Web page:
1979 USA. Director: James Frawley. Starring: Jim Henson, Frank Oz, Jerry Nelson, Richard Hunt, Dave Goelz, Charles Durning.
Seen January 17 on Netflix Instant.

Rewatches

Fargo (1996; rewatched February 6) – This is the top film in mine and Jonathan’s mutual Flickchart list (the site can calculate weighted favorites based on multiple users individual rankings), and it was about time we revisited it. Still awesome.
The Court Jester (1956; rewatched February 19) – A friend alerted me to the fact that this is available on Amazon Prime Instant, and I jumped at the chance to rewatch it – one of the funniest films I’ve ever seen, and the rewatch didn’t change that opinion.
Clue (1985; rewatched February 19) – This was total comfort food; sometimes you just need a little Clue.
The Untouchables (1987; rewatched January 12) – Watching Gangster Squad put me in mind of The Untouchables, and Jon had never seen it, so we pulled it out. Yeah, Gangster Squad stole whole swaths of stuff from this movie, which remains much much better overall. Still my go-to when people start bagging on Brian DePalma. At least he made this.

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Blindspotting 2013: Wild Strawberries (1957)

There are so many Ingmar Bergman films I haven’t seen (and most all of them are considered essentials by cinephiles) that there will likely be a Bergman film on every one of my Blindspot lists for years to come. Last year it was The Virgin Spring; this year I opted for Wild Strawberries, which generally comes near the top of lists of greatest Bergman films but I’ve been avoiding because, really, “after living a life marked by coldness, an aging professor is forced to confront the emptiness of his existence” doesn’t sound like that interesting or compelling a story (that’s the IMDb description). But, of course, Bergman’s genius is in how he tells his stories and the depth of humanity he instills in them more than the plot details themselves.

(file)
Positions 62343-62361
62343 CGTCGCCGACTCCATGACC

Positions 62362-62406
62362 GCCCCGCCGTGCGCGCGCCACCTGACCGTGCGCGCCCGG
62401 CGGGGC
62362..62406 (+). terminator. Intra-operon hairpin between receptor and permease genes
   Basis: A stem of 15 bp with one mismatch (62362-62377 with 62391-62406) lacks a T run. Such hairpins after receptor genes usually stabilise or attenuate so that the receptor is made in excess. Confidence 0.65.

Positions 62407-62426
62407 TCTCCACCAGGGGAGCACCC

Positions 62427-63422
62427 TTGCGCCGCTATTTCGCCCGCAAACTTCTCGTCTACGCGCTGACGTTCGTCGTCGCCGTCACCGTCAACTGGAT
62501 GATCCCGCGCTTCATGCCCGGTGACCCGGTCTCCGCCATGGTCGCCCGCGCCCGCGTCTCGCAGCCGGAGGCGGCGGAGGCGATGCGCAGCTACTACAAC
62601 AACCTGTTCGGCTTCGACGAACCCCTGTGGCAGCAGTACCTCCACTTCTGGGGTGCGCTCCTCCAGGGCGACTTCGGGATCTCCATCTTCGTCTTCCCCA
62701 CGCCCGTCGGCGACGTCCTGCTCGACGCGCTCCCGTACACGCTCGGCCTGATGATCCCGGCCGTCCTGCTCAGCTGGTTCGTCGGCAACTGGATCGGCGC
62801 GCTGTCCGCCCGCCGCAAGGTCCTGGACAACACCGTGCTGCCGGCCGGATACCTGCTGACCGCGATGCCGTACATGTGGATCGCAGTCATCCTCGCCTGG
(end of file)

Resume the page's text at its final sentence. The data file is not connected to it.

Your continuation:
The film is much more subtle than the description above suggests, with the professor’s coldness mostly demonstrated by his terse treatment of his long-time housekeeper and somewhat estranged daughter-in-law (and son, by extension). He’s bitter and unsympathetic without being necessarily outright cruel. The night before he’s to head off to accept an honorary degree, he has a surreal dream culminating in a vision of his own death, which sets him on a journey of memory the following day as he detours by places of childhood and youthful significance and interacts with the young people he finds there now.

Seeing one’s own death as an impetus for self-reflection might be a common trope, but Bergman keeps it feeling fresh both by the evocative strangeness of the dream (a precursor, perhaps, to the nightmarish weirdness of Persona) and the rather opaque interactions that follow. It’s clear that the resurrected memories of lost loves and family reunions, as well as his conversations with his daughter-in-law and the trio of young people affect the professor greatly, but it’s far from the pat lesson-learning that you’d likely find in an American film.

The professor is played by Swedish director Victor Sjostrom, best known for silent films like The Wind and The Phantom Carriage, and he’s pretty great, surrounded by Bergman stock figures like Max von Sydow, Bibi Andersson, and Ingrid Thulin. Some of them are in pretty small parts (like von Sydow), but they leave their mark on the film nonetheless. That plus the surprisingly surreal bits elevated the film far beyond what I expected. It didn’t quite reach the top of my Bergman list, which is still occupied by Persona and The Virgin Spring, but I’m definitely pleased to cross it off my Blind Spot list.

Film on TV: April 19-25

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The Red Shoes, playing on TCM on Thursday

Can’t complain about this week one little bit. We’ve got newly featured stuff from the final Flynn-de Havilland pairing in They Died With Their Boots On to a rare non-suspense film from Hitchcock, Mr. and Mrs. Smith, both on Monday. We’ve also got classics from Peckinpah and McQueen (Junior Bonner on Wednesday) and Powell and Pressburger (The Red Shoes on Thursday), plus the quintessential coming-of-age film The Graduate on Saturday. And that’s just the stuff we haven’t featured before – lots of excellent repeats throughout the week as well.